In BC, Canada, I'm lucky because most of the highways have a speed limit of 55 MPH or 90 Kmh due to mountainous terrain; this is the speed I get the best gas mileage for my van. Vans, with their boxy, non-aerodynamic shape, create a lot of air drag at high speeds. Any speeds above 55-60 MPH will result in reduced gas mileage. While some vehicles may not follow this trend exactly, most will.

2/ Cruise Control - While on the highway, use your speed control when you can. It will do a better job at holding you at a steady speed, which is good for fuel economy. But, that cruise control doesn't work very good over hilly or mountain terrain; learn what works best for your van. I find it's better on certain hills to turn off 'cruise', gear down and rev the engine a little, just like I would with a standard tranny to climb. What will work for your vehicle, you must find out; just don't bog it down in cruise.

3/ Steady Acceleration - You are driving a van, not a Ferrari. Medium, steady acceleration will get you up to speed without burning too much gas to get there. There is a study somewhere I read that disagrees with this, but for the most part, this is the agreed upon method.

4/ Minimal Braking - When you use your brakes, you waste the momentum you built up by burning gas. So, use your gas pedal as your first braking action. If you speed up to a stop light, and brake heavily, you waste gas. Anticipate the traffic ahead, coast up to the stop light by taking your foot off the gas and brake when you have to. You'll save gas. If you are coming into a corner where you need to slow down, first take your foot off the gas to slow down before you brake to negotiate the turn, instead of just using your brakes to slow down. Don't tailgate; when you're riding someone's bumper, you are constantly speeding up and braking. This is a waste of gas and bad driving practice.

5/ Using your Transmission - The gearing in your tranny and rear end with different engine speeds will create specific optimum operational settings for fuel economy. As you become more familiar with your vehicle, you'll know what I mean. At certain speeds, you just want to maintain your momentum, with your engine purring at a minimum rpm while not bogging down. If you drive a standard it's easy to do; but you can do it with a automatic, you just have to learn how to manipulate the tranny. Also, with a automatic transmission, sometimes it's important to lock in your torque converter; you don't want your transmission to be searching or changing gears while climbing a hill (especially important). This will prematurely wear out your tranny and waste gas.

6/ Avoid excessive Idling - Idling gets you zero MPG. But, you have to be practical. If you pull off the road for over a minute, stop your engine. When idling in traffic for a long stop light, shift your automatic tranny to neutral; your engine won't be working against the tranny (good for helping keep your engine cooler on very hot days). If you are stopped for over a few minutes by a construction delay, turn off your engine. But, I don't like the idea of turning off my engine for an extra long stop light; it's illegal in some jurisdictions and our vans aren't designed like hybrids, which have engines that turn on and off all the time. In winter, use a timed block heater (if you can) to minimize excessive idling to warm your engine up and defrost your windows.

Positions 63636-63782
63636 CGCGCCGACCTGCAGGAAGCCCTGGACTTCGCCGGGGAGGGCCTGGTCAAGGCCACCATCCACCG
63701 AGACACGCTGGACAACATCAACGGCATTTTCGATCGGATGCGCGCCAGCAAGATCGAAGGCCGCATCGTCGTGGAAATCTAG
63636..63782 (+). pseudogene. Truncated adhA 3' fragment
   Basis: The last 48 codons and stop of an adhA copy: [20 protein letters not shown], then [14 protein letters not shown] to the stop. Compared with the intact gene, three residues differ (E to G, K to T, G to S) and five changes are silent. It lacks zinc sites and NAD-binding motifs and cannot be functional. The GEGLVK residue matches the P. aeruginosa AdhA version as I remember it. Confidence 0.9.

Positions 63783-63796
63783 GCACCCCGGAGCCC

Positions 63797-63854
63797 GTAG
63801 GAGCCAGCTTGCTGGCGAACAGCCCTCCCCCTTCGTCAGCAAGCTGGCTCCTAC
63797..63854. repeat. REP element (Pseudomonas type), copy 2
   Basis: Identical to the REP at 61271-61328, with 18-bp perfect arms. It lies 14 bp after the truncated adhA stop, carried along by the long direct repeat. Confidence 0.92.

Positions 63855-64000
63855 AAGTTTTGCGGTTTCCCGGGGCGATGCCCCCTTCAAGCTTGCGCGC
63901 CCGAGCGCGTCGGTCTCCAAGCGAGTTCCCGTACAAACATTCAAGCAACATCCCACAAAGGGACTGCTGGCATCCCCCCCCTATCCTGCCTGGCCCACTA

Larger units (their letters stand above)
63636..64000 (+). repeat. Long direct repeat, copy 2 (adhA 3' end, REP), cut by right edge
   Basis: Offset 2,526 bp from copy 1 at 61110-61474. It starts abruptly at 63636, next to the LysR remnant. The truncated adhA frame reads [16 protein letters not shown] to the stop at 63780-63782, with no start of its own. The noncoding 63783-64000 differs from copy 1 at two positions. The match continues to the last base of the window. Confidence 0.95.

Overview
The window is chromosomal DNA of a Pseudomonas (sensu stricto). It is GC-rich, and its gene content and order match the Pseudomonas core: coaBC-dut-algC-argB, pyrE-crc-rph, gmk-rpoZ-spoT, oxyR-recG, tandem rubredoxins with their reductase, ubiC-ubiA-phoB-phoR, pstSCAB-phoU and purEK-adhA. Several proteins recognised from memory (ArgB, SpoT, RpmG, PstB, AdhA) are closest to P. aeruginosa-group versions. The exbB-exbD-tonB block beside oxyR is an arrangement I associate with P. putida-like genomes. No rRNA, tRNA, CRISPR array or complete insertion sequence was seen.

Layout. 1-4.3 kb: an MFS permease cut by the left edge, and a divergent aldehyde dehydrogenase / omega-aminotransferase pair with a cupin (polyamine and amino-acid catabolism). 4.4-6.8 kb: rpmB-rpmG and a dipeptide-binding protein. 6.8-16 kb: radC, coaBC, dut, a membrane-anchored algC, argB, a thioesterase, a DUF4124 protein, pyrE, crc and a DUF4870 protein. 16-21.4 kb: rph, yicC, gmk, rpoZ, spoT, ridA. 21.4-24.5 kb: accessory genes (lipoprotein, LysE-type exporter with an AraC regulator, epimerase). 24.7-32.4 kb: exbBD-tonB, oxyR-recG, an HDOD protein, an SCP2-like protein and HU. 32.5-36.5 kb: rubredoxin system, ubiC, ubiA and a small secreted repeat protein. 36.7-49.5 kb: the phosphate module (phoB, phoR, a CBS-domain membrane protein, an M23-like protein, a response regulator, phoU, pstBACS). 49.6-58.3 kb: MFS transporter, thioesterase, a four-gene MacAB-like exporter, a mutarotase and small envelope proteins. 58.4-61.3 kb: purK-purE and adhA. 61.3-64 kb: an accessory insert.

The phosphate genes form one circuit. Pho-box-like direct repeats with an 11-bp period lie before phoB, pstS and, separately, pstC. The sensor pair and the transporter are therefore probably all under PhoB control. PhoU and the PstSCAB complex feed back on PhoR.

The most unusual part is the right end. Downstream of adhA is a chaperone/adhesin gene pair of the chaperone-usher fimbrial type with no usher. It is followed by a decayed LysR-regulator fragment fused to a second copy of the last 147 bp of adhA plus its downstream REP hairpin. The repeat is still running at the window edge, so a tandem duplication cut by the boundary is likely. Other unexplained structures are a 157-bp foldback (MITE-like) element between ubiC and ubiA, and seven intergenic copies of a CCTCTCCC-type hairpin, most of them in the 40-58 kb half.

7/ Wind and Turbulence - Vans and motor homes are not very aerodynamic. The large surface areas create a huge air drag. The blunt front end has to push lots of air aside and the chopped off rear end creates a lot of turbulence which drags from behind. That's why at over 55MPH or so, you start losing fuel efficiency. Believe it or not, strong winds can effect your gas mileage. When driving into strong headwinds, I've lost up to 10% MPG in my van. Likewise, I've gained up to 7% MPG with following tailwinds. So, if you can, you could adjust your long range trips to take advantage of this. Maybe. Also, some people claim that keeping your vehicle clean and waxed will minimize the surface drag of your van, resulting in better mileage. Hmmm, possible.

8/ Remove excess Weight - While this is true, it's very hard when you live in your van to do this. But, I live a somewhat minimalist lifestyle and there are some things you can do. It's up to you to decide what you can do without and what you absolutely need.

9/ Drive less - Combine and plan your trips to minimize miles driven. Walk when the store is only a half mile away. Pick up things when you are driving home from work. Be efficient with your driving.

There are more tactics, like coasting with your engine off or drafting large trucks on the highway, but, I think these ideas are dangerous, irresponsible and probably illegal in most jurisdictions.

There are two tools I use to monitor my gas mileage, that I find very valuable to portray any of my efforts.

A/ Real-time MPG Display - This is something that many new modern vehicles have and I think they are great! They display the instantaneous fuel economy as you operate. You can see how changes in terrain and how you drive effects your MPG. It teaches what things make a little or big difference as they happen. It's helped me quite a lot; it has confirmed a lot of my driving practices and helped me fine tune them.